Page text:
both cases, we have performed a service. People should be aware when they are
at risk so that they may take action to correct it."
Questions Exist On Israeli Break-In Of US Systems            September 10,1991
by Barbara E. McMullen & John F. McMullen (Newsbytes)

NEW YORK -- Amidst reports of the intrusion by an Israeli national into United
States military computer systems, there have been conflicting accounts of the
extent and nature of the invasion.

According to wire services, Deri Schriebman, an 18 year-old graduate of
Israel's Technion Institute and a native of the northern Israeli city of
Carmiel, was arrested by Israeli police for allegedly breaking into US military
computers and commercial credit card systems.  Israeli spokes person Eitan Raz,
commenting on the equipment found at Schriebman's home for allegedly making
free overseas phone calls, was quoted as saying "This was a very complex
system. It was the first time such technology was discovered in Israel."

Newsbytes has ben able to confirm with sources that a trail of credit card
fraud in the United States and Canada led investigators to Schriebman but has
not been able to confirm that Schriebman, as reported in Israeli press, was
able to access classified Pentagon information concerning Patriot missiles
during the recent Gulf War.  A US government investigative official told
Newsbytes that, while his agency has formally requested documentation of the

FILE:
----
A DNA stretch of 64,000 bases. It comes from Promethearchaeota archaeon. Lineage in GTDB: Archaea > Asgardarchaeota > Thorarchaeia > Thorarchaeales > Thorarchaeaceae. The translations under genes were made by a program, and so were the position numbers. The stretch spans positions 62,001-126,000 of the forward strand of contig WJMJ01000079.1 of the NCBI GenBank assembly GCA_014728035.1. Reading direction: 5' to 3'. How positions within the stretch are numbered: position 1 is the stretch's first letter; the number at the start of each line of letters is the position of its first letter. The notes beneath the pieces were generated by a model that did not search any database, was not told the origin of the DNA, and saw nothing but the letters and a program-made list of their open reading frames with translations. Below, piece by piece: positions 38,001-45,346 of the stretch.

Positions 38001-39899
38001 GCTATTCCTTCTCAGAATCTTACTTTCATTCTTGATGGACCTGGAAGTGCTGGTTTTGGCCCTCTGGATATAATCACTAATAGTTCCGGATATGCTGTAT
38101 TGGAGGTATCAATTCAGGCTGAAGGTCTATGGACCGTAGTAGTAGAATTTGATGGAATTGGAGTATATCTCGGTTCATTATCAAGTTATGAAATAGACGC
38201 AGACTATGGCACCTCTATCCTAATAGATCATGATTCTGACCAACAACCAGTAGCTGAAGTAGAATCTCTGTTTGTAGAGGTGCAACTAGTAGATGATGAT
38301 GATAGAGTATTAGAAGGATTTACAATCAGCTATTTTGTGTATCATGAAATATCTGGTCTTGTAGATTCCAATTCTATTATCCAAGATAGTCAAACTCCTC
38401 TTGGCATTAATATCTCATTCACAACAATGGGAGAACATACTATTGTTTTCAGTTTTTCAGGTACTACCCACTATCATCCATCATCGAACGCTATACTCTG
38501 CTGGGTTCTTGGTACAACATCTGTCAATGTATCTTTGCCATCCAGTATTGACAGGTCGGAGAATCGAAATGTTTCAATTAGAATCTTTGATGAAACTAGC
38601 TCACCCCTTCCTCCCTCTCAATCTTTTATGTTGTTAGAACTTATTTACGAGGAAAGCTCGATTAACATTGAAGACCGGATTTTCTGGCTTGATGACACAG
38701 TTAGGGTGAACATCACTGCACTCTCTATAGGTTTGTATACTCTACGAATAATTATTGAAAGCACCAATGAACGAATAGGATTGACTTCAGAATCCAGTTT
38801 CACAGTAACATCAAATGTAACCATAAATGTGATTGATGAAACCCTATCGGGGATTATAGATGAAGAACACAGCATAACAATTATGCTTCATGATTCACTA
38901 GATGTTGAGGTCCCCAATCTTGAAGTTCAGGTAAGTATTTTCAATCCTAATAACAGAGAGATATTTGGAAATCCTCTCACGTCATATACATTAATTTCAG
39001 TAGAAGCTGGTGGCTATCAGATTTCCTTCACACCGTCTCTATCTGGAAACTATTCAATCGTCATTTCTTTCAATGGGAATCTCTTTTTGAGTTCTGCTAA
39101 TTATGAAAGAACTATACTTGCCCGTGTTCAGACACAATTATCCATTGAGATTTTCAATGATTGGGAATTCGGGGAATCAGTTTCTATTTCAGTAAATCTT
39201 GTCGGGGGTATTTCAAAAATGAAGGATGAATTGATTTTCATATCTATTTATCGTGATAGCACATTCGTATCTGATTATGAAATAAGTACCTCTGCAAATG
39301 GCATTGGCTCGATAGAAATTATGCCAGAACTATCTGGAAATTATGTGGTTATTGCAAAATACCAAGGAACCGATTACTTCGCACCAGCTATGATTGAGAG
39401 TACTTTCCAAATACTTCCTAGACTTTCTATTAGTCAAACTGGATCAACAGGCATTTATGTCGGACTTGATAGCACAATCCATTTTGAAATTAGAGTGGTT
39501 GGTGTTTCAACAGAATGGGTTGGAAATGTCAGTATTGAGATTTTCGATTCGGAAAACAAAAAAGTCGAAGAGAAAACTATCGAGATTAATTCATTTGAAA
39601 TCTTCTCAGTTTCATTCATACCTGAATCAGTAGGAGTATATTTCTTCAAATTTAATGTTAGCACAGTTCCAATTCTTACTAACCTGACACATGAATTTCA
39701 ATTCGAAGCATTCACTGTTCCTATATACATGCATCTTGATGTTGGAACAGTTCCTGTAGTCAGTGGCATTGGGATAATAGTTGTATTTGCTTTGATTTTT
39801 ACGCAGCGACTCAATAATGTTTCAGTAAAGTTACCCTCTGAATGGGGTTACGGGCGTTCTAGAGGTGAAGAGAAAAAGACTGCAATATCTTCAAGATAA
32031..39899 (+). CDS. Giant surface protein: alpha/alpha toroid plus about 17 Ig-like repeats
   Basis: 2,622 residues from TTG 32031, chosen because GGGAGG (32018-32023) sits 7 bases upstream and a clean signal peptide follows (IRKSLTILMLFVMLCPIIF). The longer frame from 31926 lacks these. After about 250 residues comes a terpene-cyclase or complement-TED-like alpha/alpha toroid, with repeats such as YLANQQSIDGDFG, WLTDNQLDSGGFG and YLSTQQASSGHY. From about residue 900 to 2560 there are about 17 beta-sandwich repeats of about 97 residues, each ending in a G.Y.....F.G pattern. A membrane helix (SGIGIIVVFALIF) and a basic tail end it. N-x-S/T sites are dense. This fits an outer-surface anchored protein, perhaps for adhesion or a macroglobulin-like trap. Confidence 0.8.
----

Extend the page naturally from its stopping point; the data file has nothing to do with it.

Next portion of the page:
events from the Israeli police, that there seems to have been no contact to
date between any US service and the Israeli investigators.

Other investigative sources have told Newsbytes that the investigation into
Schriebman's activities began in May 1991 when two Quebec teenagers were
arrested for purchasing goods through the use of stolen credit card
identification.  The teenagers told Canadian authorities that they had received
the information from a source in Carmiel, Israel and the authorities notified
Israeli police.  According to the Israeli reports, Schriebman admitted the
intrusion into credit card files and the subsequent dissemination of codes but
denied making any use of the information. He was quoted as saying that his
cracking into the systems was done only out of curiosity.

A "hacker" source told Newsbytes that underground bulletin boards utilized for
the exchange of such credit information are often frequented by foreign
nationals. He said that the most frequent visitors come from Australia, Israel
and Germany and that many of the Israelis identify themselves as have a
connection with the Technion Institute.